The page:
The 103rd Amendment Act of 2019 to the Constitution, which allows for 10% reserves for members of the Economically Weaker Section (EWS) in matters of higher education and public employment, was maintained by the Supreme Court in a majority decision on Monday. The court also noted that it does not contradict fundamental provisions of the Constitution.
The 103rd Amendment Act of 2019 was upheld by a five-judge Constitution bench in a decision that was 3:2 in favour of the Act. CJI UU Lalit agreed with Justice S Ravindra Bhat and issued a dissenting ruling.
Justices Dinesh Maheshwari, Bela Trivedi, and JB Pardiwala made up the majority of the court and affirmed the EWS modification. The EWS modification, according to Justice Maheshwari, “does not violate the equality code or the fundamental provisions of the Constitution.”
In agreement with Justice Maheshwari, Justice Bela M. Trivedi stated that the EWS quota in the general category is legitimate and constitutional in her ruling.
The decision maintaining the Act was made by CJI Lalit, Justices Dinesh Maheshwari, Bela M Trivedi, and JB Pardiwala.
There would be a total of four verdicts issued in the case, according to Chief Justice of India UU Lalit.
The Chief Justice of India, UU Lalit, stated on Monday that “there are four judgements to be given on the subject pertaining to the constitutional validity of the Economically Weaker Section (EWS) reservations in higher education and concerns of public employment on the basis of financial constraints.”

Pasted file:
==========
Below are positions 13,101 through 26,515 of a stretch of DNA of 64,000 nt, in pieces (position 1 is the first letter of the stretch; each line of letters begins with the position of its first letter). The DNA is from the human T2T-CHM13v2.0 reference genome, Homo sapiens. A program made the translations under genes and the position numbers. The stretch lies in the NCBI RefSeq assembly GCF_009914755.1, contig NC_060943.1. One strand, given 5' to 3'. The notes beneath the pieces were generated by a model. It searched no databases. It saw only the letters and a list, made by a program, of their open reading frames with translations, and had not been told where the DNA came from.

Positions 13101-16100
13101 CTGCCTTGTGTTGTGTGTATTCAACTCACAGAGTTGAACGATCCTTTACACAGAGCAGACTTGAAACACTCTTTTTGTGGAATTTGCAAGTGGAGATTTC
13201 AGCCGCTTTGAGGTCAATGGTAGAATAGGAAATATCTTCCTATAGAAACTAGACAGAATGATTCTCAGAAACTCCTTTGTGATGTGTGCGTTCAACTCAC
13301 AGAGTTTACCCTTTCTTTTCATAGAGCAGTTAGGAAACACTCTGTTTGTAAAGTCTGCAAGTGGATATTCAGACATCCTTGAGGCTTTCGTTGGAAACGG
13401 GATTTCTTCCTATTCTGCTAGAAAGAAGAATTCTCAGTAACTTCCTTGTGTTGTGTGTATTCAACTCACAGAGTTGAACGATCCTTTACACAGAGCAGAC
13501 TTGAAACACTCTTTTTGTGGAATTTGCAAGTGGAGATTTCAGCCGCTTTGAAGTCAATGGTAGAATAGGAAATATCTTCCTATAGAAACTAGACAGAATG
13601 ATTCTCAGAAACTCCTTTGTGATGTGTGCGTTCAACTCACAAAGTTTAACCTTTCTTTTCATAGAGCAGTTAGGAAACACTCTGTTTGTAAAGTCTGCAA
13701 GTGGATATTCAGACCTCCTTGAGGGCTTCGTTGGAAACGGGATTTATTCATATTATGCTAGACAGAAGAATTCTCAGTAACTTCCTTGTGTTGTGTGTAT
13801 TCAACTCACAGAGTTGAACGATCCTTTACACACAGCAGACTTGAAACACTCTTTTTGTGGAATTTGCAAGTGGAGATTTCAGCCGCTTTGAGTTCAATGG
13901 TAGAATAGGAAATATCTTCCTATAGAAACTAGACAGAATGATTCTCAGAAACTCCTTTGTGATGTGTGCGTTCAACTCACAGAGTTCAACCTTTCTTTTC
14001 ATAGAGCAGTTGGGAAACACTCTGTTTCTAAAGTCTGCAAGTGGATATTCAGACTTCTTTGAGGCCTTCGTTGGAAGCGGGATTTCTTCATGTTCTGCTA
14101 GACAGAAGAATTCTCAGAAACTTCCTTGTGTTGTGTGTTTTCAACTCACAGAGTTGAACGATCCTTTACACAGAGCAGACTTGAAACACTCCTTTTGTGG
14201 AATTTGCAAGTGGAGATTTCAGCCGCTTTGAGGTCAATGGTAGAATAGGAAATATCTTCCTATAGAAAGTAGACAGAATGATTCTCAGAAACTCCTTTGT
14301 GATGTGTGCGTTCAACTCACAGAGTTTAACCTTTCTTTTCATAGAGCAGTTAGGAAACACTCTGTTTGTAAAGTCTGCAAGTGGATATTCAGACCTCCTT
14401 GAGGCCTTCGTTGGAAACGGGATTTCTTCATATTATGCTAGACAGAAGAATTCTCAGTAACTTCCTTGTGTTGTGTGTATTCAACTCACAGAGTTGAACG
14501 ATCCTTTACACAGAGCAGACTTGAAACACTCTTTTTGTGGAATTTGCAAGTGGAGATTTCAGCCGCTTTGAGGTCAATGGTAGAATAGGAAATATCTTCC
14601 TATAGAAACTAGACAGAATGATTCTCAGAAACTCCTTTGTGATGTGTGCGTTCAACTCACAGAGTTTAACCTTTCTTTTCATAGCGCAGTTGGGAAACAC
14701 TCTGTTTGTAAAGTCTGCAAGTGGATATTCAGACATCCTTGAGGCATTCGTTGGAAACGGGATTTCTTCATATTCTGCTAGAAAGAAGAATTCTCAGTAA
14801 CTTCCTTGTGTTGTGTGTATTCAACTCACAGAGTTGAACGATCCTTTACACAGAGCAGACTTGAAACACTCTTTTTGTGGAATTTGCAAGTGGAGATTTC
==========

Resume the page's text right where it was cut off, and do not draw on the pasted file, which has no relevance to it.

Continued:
After all parties had finished their arguments in September last week, the order was reserved by the constitution bench, which was made up of Chief Justice Uday Umesh Lalit, Justices Dinesh Maheshwari, S. Ravindra Bhat, Bela M. Trivedi, and J.B. Pardiwala.
Concerns about the constitutionality of reservations made on the basis of economic circumstances were being handled by the Constitution Bench. On September 13, the court started hearing the case, and it was heard for seven days.
The 103rd Amendment Act of 2019’s constitutional viability allowed the State to make reservations in regards to public employment and higher education on the only basis of economic grounds. The primary issue is the Janhit Abhiyan petition.
The case brought by Janhit Abhiyan concerns the constitutional legality of the 103rd Amendment Act, 2019, which allowed the State to create reservations in subjects of public employment and higher education based only on economic factors.
Additionally, the Janhit case is being tried concurrently with an appeal the Andhra Pradesh government filed against the High Court’s decision to overturn its 2005 judgement giving reservations in education and the public sector for the entirety of the State’s Muslim population.